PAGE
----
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Thread: Active gunmen in US navy Yard [W:69, 700]

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    re: Active gunmen in US navy Yard [W:69, 700]

    Quote Originally Posted by VanceMack View Post
    The black market...
    Mexican marines seize 900 guns
    https://www.google.com/search?hl=en&...63.e7LC_T6l-JA

    And ANYONE that buys guns at a gunshow with the intent to sell to criminals would absolutely be considered a part of the black market.
    1) So you cite a news article about guns in mexico to make a point about the illegal availability of guns in the US?

    2) The market cited above, as the article makes clear, is the byproduct of loose gun regulations and the transactions are done completely within the law. So I fail to see how it constitutes a black market and serves as an argument against further regulation.

    Maybe explain it to me

    3) I'm not sure what purpose the picture is suppose to serve. Being that it was a general search on confiscated guns and includes pictures from outside the US, and no one argued that a black market doesn't exist, only that it isn't as accessible as some are claiming

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    re: Active gunmen in US navy Yard [W:69, 700]

    Quote Originally Posted by Dittohead not! View Post
    Status queue? It makes sense because anyone who wants to get a gun can get one.
    lol, the market is a by product of loose regulation and is legal. So no, it does not serve as evidence that black market guns are easily accessible and regulation will not change that

    Ask a cop on the beat how criminals get guns and you're likely to hear this hard boiled response: "They steal them." But this street wisdom is wrong, according to one frustrated Bureau of Alcohol, Tobacco and Firearms (ATF) agent who is tired of battling this popular misconception. An expert on crime gun patterns, ATF agent Jay Wachtel says that most guns used in crimes are not stolen out of private gun owners' homes and cars. "Stolen guns account for only about 10% to 15% of guns used in crimes," Wachtel said. Because when they want guns they want them immediately the wait is usually too long for a weapon to be stolen and find its way to a criminal.

    In fact, there are a number of sources that allow guns to fall into the wrong hands, with gun thefts at the bottom of the list.
    What is this suppose to address?

    Your second link is an advocacy site that doesn't even reference it's sources. And on top of that, it just mainly highlights the issue of loose regulation. loose legal transactions are not a black market, especially in the context of this discussion

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    re: Active gunmen in US navy Yard [W:69, 700]

    Quote Originally Posted by Dr. Chuckles View Post
    1) So you cite a news article about guns in mexico to make a point about the illegal availability of guns in the US?

    2) The market cited above, as the article makes clear, is the byproduct of loose gun regulations and the transactions are done completely within the law. So I fail to see how it constitutes a black market and serves as an argument against further regulation.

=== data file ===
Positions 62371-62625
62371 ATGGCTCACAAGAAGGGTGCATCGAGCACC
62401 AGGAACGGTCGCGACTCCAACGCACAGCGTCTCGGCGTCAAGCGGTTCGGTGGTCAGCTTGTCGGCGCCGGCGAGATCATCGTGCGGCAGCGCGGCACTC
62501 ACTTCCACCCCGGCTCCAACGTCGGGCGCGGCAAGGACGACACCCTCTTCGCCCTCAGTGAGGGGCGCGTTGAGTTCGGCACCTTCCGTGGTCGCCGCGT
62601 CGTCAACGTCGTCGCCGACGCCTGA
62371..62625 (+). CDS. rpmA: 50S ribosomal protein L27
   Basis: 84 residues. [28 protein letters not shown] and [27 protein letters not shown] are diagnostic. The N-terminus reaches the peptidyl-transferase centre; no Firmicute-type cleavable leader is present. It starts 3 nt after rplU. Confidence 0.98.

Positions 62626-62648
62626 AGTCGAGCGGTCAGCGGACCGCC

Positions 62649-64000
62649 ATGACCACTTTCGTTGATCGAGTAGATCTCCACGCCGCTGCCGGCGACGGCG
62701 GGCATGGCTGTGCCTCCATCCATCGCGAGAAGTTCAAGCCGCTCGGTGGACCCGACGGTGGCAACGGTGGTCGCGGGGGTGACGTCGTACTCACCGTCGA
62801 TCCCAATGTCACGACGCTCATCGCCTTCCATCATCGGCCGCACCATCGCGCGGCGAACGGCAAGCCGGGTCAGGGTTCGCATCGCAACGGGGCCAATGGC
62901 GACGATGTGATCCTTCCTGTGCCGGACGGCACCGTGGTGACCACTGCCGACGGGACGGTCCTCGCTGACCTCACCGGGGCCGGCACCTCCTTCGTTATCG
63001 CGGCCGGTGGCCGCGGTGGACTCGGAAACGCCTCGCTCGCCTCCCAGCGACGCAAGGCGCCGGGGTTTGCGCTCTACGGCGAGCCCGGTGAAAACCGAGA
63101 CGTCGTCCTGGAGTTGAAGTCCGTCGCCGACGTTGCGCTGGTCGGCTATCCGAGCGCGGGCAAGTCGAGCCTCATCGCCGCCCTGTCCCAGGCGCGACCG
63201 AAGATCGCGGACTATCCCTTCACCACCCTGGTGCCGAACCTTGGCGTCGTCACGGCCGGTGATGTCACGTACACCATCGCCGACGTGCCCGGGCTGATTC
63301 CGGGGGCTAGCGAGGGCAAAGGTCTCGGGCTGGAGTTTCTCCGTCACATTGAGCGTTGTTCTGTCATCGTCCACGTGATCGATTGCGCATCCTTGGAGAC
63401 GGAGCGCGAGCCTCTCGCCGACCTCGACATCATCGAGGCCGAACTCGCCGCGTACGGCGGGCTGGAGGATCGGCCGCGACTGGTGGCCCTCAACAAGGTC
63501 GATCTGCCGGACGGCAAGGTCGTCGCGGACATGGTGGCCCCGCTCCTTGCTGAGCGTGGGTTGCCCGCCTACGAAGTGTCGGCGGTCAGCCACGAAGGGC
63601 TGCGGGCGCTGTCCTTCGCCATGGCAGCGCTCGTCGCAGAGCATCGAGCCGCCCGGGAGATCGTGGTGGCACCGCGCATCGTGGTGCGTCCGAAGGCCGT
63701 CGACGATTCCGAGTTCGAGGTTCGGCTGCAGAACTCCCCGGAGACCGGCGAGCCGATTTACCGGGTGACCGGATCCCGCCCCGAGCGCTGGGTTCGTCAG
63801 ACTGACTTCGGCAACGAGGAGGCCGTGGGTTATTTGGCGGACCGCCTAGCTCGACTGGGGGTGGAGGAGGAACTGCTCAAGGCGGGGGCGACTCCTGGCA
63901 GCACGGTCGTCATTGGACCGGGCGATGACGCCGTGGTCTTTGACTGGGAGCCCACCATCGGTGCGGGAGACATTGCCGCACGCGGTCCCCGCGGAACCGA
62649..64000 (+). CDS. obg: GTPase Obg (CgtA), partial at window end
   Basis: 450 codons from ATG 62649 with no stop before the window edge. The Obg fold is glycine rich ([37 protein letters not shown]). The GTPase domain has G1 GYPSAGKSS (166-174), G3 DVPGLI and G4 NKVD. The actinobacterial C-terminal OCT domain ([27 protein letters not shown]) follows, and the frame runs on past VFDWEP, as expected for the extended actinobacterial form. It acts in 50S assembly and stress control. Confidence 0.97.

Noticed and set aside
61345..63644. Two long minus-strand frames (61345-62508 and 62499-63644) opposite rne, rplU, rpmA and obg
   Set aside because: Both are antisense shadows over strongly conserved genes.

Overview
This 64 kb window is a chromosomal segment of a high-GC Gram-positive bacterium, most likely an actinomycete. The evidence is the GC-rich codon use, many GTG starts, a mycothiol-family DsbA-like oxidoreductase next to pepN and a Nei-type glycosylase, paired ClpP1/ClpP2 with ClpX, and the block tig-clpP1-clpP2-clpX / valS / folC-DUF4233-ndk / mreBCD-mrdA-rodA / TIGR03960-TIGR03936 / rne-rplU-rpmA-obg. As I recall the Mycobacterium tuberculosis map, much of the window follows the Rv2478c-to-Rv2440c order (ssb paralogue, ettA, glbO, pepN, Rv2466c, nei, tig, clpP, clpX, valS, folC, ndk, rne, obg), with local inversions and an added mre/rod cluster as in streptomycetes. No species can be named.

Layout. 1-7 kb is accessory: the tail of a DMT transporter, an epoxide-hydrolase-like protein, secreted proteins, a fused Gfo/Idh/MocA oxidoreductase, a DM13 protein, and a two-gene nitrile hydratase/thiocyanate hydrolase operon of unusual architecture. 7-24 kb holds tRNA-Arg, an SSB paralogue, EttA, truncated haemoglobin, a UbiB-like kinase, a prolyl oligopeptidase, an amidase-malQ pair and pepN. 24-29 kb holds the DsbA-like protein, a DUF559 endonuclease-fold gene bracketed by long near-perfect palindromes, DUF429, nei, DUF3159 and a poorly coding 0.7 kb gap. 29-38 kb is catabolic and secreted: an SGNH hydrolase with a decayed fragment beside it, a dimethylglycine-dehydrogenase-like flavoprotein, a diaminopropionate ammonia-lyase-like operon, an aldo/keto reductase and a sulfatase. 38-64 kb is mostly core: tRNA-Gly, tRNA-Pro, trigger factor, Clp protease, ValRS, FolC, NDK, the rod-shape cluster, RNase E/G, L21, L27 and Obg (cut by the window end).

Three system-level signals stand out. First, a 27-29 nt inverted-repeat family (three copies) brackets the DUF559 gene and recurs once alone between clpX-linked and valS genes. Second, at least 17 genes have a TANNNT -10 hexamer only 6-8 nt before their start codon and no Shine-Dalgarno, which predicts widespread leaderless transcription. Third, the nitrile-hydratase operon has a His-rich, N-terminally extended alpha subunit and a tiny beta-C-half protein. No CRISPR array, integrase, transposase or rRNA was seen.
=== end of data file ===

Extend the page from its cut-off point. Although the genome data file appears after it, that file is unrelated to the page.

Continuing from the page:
Maybe explain it to me

    3) I'm not sure what purpose the picture is suppose to serve. Being that it was a general search on confiscated guns and includes pictures from outside the US, and no one argued that a black market doesn't exist, only that it isn't as accessible as some are claiming
    do you believe with a porous border that has allowed approx 20-30 million ILLEGALS at any given time and a booming drug trade that somehow illegal guns ARENT part of that equation?
    There is one absolute and undeniable fact that you seem to want to ignore. All those violent criminals in the US are NOT going to Bobs Gun store, presenting ID, passing a background check, and then becoming violent thugs. theya re getting their guns ILLEGALLY and ANY purchase made ilegally would be considered a part of the black market trade. Perhaps you have missed it, but there are more than few armed gangs and assorted violent thugs out there.

    So...you REALLY dont think there is a guns black market in the US?
    "Let's be honest. If someone wants a gun, it's obvious the person will not have difficulty buying a gun, either legally or through the extensive United States black market."frontline: hot guns: "How Criminals Get Guns" | PBS

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    re: Active gunmen in US navy Yard [W:69, 700]

    Quote Originally Posted by Dr. Chuckles View Post
    lol, the market is a by product of loose regulation and is legal. So no, it does not serve as evidence that black market guns are easily accessible and regulation will not change that



    What is this suppose to address?

    Your second link is an advocacy site that doesn't even reference it's sources. And on top of that, it just mainly highlights the issue of loose regulation. loose legal transactions are not a black market, especially in the context of this discussion
    So, you really don't think criminals can get guns in the USA?

    or that tighter regulations could actually keep them from getting them?

    You're trying hard, but you've taken a position that just isn't tenable.

    OK, one more source for you to poo poo:
    LIMA - At a shooting inside a Lima bar earlier this month that injured four, police found an expensive handgun.

    Officers traced the gun to a burglary in American Township in the past year. The two men charged in connection with the shooting at Marko's bar on South Main Street were unable to legally have a gun because of their criminal backgrounds.

    So how did the two men, Michael G. Thompson, 19, and Dominique K. Durr, 22, be charged with illegally having a gun in a place that sells alcohol? Police were still trying to determine who fired the shots inside the bar. Another big question is where do people involved in gun crimes get guns?